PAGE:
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1. Introduction The use of ubiquitous computing in healthcare service is being actively studied to promote health by implementing systems that will improve the quality of life [1-3]. The number of elderly people and chronic patients in the home is increasing because of the decrease in the birthrate and a demographically aging society that requires increasing management of outpatient health conditions. As a result, the necessity of Ubiquitous Healthcare (U-healthcare) services has increased [1-5]. The goal of ubiquitous computing is to quietly provide services “Anytime, Anywhere, Any Network, Any Device, Any Service,” or “5 Any”, so that the user is not aware of the existence of computers and communication networks providing “Computing, Communication, Connectivity, Contents, Calm,” or “5 C”. For this, a ubiquitous Sensor Network (USN) is needed for connections between electronic spaces and physical spaces, context mining for analyzing user situations and agent analysis techniques to provide the necessary information automatically [6-8]. U-healthcare services include the maintenance and management of health, services supporting healthy maintenance of the body, urgent intervention services for emergencies, services supporting telecommunication and convenient internet access for mobile patients, hospital management services, management services for environmental control, etc. An example of a representative U-healthcare service is the Smart Home project known as “Elite Care” which was established in 2000 to accommodate the elderly residents of Milwaukee, Oregon. In this residence, sensors in the Elite Care system alert nurses about the state of elderly people using location tracking badges and indicate any movement outside of a specific region or any abnormal symptoms [9]. There are many cases in which symptoms caused by high glucose levels in the blood do not appear immediately, and if systematic management is not provided, lead to complications such as cataracts, hardening of the arteries, kidney problems, abnormal nervous system conditions, loss of immunity, etc. Therefore, diabetes patients must monitor and manage their blood sugar constantly with diet control, exercise therapy, medication, etc. However, diabetes patients have difficulty managing this by themselves and they need constant management assistance and the help of their friends and family to maintain a lifestyle in which the diet is coordinated with exercise and activities. Therefore, there is a need for a system that is able to effectively allow control of the blood sugar of diabetes patients. This paper proposes a system that offers effective treatment advice for diabetes patients, and allows timely management of their blood sugar level. The system is designed to send the information about the blood sugar levels, blood pressure, food consumption, exercise, etc., of diabetes patients, and manage the treatment by recommending and monitoring food consumption, physical activity, insulin dosage, etc. The system design is based on rules and the K Nearest Neighbor (KNN) classifier algorithm, to obtain the optimum treatment recommendation. Also, a blood sugar monitoring system for diabetes patients is emulated on a PC and implemented using Web Service and PDA programming in JAVA. Rule based inference is a method of generalized knowledge representation that deduces the proper results by expressing and selecting the knowledge in a way similar to that of human experts. It is easy to determine the inference based on rules according to the conditions, but such a system is able to make rules only when previous knowledge is available. Therefore, the proposed system integrates the KNN and rule based system approach to generate decisions outside of the strict rules, for diagnosis and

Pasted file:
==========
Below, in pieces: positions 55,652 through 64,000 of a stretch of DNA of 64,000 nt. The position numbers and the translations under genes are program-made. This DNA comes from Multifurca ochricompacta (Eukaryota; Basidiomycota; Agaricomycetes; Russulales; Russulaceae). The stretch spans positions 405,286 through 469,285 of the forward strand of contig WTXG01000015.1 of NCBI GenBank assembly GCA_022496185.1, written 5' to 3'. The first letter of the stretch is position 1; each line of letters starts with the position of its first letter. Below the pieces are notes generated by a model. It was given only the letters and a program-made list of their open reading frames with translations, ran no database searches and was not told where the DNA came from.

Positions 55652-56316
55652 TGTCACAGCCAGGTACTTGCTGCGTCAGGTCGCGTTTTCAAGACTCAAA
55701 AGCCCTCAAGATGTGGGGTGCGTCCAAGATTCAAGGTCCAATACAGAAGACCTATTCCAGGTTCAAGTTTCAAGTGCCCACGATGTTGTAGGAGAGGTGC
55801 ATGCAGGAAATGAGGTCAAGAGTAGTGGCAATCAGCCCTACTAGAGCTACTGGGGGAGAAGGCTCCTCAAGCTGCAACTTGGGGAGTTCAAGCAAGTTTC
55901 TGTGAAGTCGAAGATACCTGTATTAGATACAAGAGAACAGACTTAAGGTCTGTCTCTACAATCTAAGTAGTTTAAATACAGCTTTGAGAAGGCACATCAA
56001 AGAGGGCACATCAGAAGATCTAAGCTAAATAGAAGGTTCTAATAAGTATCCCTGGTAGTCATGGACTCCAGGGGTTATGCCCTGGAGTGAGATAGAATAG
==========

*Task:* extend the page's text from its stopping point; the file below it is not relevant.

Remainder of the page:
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the treatment of diabetes. The KNN classifier categorizes results in a structure which represents the results among the classes of other samples of K located most closely with itself in n-dimensional space. The KNN classifier [10-11] is the simplest machine learning algorithm for calculation of the Euclidean distance. It is able to classify results using given sample data without previous knowledge, and if the number of dimensions is small, it is appropriate for small-sized data. Therefore, the system is designed to select the method of treatment using the KNN classifier to evaluate time, blood sugar, blood pressure, number of meals, amount of exercise and target caloric consumption. Section 2 next introduces the concept of U-healthcare as applied to diabetes in related studies and case studies. Section 3 presents an outline of a blood sugar monitoring system, a treatment management system and a calorie calculator. It introduces the treatment decision mechanism and the associated rule based and KNN classification and implementation methods. The experimental performance is presented in Section 4. Finally, Section 5 describes the results of this research and the recommendations for future research and study. 2. Applications for Diabetes in U-Healthcare Georgetown University developed the “MyCare System” [12] which is a two-way Internet-based diabetes management system. This system transmits the patient’s blood sugar level, which is measured by a blood sugar tester, to a database. Then, the patients and doctors can access the related data through Internet browsers. Also, by allowing the blood sugar information to be analyzed automatically for patients and doctors, it helps doctors make decisions about the recommendations for meals, exercise and medication. This approach helps patients to manage their disease more actively and to have a better understanding of their disease. Glocowatch [13-14] was developed by the Cygnus Company using a non-invasive testing method that uses biosensors, which are the most convenient form of blood sugar sensors developed to-date for diabetes patients. There are many advantages of this sensor, but people who have sensitive skin sometimes develop side effects when they are swimming or bathing. Also, there have been issues regarding its accuracy when the skin conductance changes, for example when the patient sweats. This method is not recommended for patients with this problem and traditional blood-gathering methods must be used. In Denmark, Aarhus University has a project entitled “Tele-medical examination of Diabetic Patients with Foot Ulcers”, which uses technology based on Ubiquitous IT. The “Tele-medical examination of Diabetic Patients with Food Ulcers” system is composed of scenarios. There are many cases with patients who have suffered from diabetes for a long time and whose blood supply has decreased and caused nerve destruction. The system allows home nurses to visit the patient’s home, check the state of their legs and send the related image information to the doctors. Then, the doctors check the state of the patient’s leg through the image information and issue a prescription for the patient. Through these processes, those patients who have serious leg pain can reduce their visits to the hospital. Also, the examination time required for doctors can be reduced, because the home-nurses and doctors discuss the state of the patient before prescribing the treatment. This system is able to provide more suitable medical services to patients by sharing the patient’s information with home-nurses and doctors [15].